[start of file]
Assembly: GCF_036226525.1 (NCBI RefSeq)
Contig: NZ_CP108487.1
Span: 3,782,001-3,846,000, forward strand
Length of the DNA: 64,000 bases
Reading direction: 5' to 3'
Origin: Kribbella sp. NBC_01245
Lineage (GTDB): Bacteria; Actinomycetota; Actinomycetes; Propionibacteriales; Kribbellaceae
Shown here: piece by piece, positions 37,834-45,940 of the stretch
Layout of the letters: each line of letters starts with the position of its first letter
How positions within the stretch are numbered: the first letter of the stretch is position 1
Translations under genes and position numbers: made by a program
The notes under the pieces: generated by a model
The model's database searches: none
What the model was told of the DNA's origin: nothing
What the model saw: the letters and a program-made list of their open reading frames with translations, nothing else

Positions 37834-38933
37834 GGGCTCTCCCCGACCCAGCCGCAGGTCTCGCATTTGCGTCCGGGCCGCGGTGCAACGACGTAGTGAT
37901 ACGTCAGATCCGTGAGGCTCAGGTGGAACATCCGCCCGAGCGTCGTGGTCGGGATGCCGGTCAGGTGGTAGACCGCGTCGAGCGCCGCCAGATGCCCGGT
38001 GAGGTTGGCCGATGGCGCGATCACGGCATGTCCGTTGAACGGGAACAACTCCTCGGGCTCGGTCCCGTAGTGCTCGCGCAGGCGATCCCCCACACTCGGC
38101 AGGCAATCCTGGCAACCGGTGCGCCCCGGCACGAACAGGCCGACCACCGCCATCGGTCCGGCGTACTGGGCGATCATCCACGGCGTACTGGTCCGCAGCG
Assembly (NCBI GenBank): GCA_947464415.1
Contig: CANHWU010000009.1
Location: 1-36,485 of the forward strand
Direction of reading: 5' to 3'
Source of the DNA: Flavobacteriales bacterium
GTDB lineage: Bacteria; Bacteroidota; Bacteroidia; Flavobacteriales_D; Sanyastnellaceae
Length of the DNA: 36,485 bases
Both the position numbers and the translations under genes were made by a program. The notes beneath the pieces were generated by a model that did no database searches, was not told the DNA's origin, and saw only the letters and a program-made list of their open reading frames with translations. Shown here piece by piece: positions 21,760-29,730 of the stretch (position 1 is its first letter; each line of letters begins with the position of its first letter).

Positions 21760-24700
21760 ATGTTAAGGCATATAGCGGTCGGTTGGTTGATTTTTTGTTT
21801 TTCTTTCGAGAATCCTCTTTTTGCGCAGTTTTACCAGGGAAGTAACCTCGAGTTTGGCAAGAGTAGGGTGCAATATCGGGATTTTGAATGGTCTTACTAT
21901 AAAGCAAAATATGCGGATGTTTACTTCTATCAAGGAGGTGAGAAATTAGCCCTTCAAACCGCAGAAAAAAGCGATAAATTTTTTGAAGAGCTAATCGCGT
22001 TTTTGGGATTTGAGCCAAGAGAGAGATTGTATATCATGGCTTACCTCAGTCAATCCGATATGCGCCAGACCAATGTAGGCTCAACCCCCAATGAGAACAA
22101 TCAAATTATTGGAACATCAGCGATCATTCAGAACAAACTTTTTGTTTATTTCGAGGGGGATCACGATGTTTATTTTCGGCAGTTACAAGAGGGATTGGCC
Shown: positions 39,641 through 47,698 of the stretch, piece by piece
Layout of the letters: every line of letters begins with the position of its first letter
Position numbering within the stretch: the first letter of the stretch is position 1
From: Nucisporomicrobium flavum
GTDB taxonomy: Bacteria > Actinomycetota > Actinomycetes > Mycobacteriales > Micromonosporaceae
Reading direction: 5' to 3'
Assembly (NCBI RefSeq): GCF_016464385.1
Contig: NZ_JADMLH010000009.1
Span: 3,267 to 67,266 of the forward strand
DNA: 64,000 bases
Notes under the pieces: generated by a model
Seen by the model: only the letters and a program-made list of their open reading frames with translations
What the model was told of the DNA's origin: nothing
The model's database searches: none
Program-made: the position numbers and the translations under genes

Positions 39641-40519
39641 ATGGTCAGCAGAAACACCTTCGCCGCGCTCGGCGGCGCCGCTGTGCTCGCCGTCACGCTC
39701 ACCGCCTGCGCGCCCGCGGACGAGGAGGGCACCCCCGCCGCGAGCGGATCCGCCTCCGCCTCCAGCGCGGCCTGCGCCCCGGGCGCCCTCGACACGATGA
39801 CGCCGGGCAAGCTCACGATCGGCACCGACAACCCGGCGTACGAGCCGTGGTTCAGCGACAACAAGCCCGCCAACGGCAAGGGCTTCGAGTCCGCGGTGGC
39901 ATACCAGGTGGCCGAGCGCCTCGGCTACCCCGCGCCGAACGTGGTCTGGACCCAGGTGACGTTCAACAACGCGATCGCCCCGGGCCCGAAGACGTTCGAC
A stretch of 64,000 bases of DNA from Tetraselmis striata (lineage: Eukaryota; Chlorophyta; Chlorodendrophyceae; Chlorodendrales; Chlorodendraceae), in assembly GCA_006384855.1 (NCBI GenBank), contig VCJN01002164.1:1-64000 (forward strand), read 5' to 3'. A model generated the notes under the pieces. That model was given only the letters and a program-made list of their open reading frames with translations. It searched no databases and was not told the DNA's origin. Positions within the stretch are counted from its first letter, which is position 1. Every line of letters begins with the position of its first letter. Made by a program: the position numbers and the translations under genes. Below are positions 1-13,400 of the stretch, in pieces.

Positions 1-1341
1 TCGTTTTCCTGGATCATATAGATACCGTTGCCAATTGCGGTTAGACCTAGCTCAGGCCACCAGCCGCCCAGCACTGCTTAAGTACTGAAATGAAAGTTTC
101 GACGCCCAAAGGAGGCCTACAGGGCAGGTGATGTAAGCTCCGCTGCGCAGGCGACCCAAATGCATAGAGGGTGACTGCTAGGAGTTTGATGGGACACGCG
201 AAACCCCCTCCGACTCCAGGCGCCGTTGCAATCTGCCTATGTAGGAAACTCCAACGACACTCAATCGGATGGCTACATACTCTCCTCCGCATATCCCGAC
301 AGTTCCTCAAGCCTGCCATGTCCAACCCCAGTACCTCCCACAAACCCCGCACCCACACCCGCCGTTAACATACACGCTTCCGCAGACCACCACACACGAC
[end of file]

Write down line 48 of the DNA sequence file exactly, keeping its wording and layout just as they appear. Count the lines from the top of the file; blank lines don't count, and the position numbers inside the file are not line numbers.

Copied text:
The model's database searches: none